Malaysia property management good, but...

While Dr Lim Lan Yuan, president of the Association of Property and Facility Managers Singapore considers Malaysia’s overall quality of property management to be good, there are two areas that he finds lacking.

“As a judge of EdgeProp Malaysia’s Best Managed Property Awards over the past three years, I do think Malaysia’s property management report card score is good,” he said.

The score, he explained, was based on performance in seven major aspects of work in property management, namely: administration and standard operating procedures (SOP), building maintenance and operations, estate and building security, compliance with law and regulations, development design and facilities, financial control and management, and community relations.

* Your questions on crucial property management answered

Lim was speaking during his presentation entitled “How does Malaysia score in Property Management?” at the Symposium in Excellent Property Management 2019 “Is your investment future-proof?” on April 27 in Petaling Jaya.

Malaysia needs improvement in two key areas, he said, the first of which is financial control. “Property managers need to understand the importance of financial control because it is related to how you plan things ahead, and how you ensure that planned works can be carried out smoothly,” he explained.

According to Lim, the second area that needs improvement is in compliance with requirements and regulations. He said that enforcement seems to be lacking as well, and that a property manager has to be familiar with a host of legislation and regulations.

“For example, the property manager should have the knowledge about how to deal with people who smoke in non-smoking areas. They should know what is required of owners or managers to comply with the law,” he said.

As for other areas, Lim said Malaysia has done well. For instance, in administration and SOP, the majority of property managers have complete sets of SOPs to help them carry out their tasks properly.

“While the SOP is not everything, it is still an important guide or checklist to make sure the staff carry out all the necessary work to ensure the property is well taken-care of,” Lim noted.

He also praised Malaysia’s property managers in doing a good job in building maintenance and operations. “Property management is not just about the building structure but also about the daily operations and maintenance such as M&E (Mechanical and Electrical) and cleanliness in the common areas.”

Lim highlighted that when it comes to estate and building security, it doesn’t mean “the more the merrier”.

“Different buildings require different security programmes, you do not need to have all the security features just because other buildings have them. For example, one could consider having in-house security officers instead of outsourcing. Regardless, the property manager should be able to determine the responsibilities of the security officers and how they are deployed,” he said.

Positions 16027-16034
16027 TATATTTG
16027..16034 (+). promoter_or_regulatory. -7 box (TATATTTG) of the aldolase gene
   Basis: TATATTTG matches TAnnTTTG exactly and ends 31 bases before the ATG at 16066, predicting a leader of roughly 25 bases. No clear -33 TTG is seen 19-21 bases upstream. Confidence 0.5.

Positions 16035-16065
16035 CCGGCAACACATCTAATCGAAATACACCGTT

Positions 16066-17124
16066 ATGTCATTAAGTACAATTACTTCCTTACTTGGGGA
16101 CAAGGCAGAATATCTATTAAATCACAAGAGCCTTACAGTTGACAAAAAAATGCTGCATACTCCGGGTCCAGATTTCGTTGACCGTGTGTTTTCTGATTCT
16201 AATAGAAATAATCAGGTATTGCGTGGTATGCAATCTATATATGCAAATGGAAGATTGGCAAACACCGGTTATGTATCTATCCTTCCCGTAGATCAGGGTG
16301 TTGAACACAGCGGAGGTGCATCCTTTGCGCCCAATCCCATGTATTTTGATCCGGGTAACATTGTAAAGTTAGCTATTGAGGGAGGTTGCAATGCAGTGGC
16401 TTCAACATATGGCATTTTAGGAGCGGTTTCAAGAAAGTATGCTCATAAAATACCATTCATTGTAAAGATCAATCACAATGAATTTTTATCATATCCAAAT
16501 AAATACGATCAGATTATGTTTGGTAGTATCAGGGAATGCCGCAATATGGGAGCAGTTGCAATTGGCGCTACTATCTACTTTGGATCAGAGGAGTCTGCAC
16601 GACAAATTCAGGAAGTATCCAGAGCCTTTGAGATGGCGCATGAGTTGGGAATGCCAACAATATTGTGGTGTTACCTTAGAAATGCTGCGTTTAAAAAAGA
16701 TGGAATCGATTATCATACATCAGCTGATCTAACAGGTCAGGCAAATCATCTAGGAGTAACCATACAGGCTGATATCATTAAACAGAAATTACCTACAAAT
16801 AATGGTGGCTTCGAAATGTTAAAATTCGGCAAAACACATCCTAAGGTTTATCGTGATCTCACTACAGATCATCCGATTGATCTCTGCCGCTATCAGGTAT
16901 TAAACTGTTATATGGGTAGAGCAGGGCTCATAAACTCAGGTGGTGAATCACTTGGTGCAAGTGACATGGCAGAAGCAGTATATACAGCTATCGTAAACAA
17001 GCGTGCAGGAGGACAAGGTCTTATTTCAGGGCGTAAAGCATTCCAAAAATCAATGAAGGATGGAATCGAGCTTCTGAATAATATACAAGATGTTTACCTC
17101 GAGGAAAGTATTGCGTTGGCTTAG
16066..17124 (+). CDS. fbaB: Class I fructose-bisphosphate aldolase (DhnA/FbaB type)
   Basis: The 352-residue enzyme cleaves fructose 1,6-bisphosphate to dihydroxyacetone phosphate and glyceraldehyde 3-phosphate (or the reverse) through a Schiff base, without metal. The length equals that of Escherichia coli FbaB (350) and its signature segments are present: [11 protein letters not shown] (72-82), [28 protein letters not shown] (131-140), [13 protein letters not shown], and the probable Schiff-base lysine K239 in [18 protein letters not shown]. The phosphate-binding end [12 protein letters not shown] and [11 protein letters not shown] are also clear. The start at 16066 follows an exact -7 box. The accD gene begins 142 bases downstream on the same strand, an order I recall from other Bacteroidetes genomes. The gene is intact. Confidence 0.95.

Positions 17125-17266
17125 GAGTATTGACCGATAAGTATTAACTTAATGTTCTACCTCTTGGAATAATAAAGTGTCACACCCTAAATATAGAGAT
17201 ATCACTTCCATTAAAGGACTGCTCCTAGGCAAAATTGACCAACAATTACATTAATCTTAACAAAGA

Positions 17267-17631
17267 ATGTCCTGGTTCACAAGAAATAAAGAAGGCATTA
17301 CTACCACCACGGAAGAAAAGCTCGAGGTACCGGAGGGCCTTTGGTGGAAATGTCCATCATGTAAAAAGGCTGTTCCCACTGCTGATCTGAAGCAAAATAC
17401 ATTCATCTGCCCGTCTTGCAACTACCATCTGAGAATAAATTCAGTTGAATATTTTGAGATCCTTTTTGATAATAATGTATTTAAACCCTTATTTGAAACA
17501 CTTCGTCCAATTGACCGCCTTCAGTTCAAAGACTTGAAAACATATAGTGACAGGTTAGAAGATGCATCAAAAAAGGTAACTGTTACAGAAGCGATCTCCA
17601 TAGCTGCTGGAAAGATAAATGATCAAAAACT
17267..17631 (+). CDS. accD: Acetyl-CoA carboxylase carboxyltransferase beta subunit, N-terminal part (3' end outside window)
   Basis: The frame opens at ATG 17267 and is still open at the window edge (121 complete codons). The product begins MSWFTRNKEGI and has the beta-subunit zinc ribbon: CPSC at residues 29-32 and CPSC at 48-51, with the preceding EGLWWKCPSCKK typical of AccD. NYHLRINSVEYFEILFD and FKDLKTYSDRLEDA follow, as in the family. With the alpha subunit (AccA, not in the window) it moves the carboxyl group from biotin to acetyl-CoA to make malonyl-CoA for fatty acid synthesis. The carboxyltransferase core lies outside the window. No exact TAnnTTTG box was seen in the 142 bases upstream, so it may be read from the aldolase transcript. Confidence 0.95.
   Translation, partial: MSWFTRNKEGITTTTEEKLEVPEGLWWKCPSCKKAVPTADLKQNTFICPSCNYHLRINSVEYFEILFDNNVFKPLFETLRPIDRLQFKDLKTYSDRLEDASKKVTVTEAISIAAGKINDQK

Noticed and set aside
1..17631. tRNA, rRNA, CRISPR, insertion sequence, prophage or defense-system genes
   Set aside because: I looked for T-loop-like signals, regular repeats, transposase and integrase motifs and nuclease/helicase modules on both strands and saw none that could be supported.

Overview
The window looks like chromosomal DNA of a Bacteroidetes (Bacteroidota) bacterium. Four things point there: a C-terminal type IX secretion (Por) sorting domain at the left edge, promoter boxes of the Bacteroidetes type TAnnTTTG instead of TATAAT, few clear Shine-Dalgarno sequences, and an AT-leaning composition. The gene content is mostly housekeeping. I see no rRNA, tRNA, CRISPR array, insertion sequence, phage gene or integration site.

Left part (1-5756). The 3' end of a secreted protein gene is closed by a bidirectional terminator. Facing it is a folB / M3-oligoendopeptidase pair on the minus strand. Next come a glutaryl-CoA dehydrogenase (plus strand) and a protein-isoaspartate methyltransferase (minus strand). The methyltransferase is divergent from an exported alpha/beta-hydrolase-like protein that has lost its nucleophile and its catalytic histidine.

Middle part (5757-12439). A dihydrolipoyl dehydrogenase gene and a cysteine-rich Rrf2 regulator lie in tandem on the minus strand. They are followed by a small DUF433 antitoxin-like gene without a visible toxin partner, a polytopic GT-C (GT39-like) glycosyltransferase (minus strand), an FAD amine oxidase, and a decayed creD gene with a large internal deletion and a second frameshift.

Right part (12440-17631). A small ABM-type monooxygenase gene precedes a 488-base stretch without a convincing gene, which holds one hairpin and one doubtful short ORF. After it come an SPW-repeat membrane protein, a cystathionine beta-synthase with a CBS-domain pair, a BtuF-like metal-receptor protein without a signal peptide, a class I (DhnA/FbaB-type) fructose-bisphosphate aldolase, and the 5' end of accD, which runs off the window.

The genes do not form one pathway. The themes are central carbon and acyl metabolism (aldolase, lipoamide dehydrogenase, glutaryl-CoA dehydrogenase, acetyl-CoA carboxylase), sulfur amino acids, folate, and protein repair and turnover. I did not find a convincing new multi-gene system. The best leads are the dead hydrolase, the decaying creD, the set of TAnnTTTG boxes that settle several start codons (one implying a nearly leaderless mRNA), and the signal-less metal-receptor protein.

As for a development’s design and facilities, Lim said it is essential to involve property managers in a development’s early planning stage.

“When property managers are not involved at the planning stage, problems in building maintenance and facilities will arise. It is simple, when you (developer) have fancy design and facilities, please tell us how to maintain it,” he stressed.

An all-embracing role

In conclusion, Lim said a property manager’s role is all-embracing. He or she should be able to handle maintenance management, lease management, financial management, investment management and relations management.

The most challenging task, he believes, is in managing community relations.

Lim said managing community relations helps to develop a cohesive community with a strong sense of belonging and civic consciousness in using and enjoying common property and facilities.

“The property manager is not just the property caretaker, their most important task is to build up the community via various activities that could increase the sense of belonging in the community.”

“Property management deals with more than building maintenance, as it involves a whole spectrum of management from the start of the planning and design process to the construction and the redevelopment of a building when it is obsolete,” Lim noted.

The symposium was organised by with Nippon Paint Malaysia as event partner. Gamuda Land and Panasonic Malaysia were the supporting sponsors.

This event was also supported by The Edge Malaysia.

This story first appeared in the pullout on May 3, 2019. You can access back issues here.

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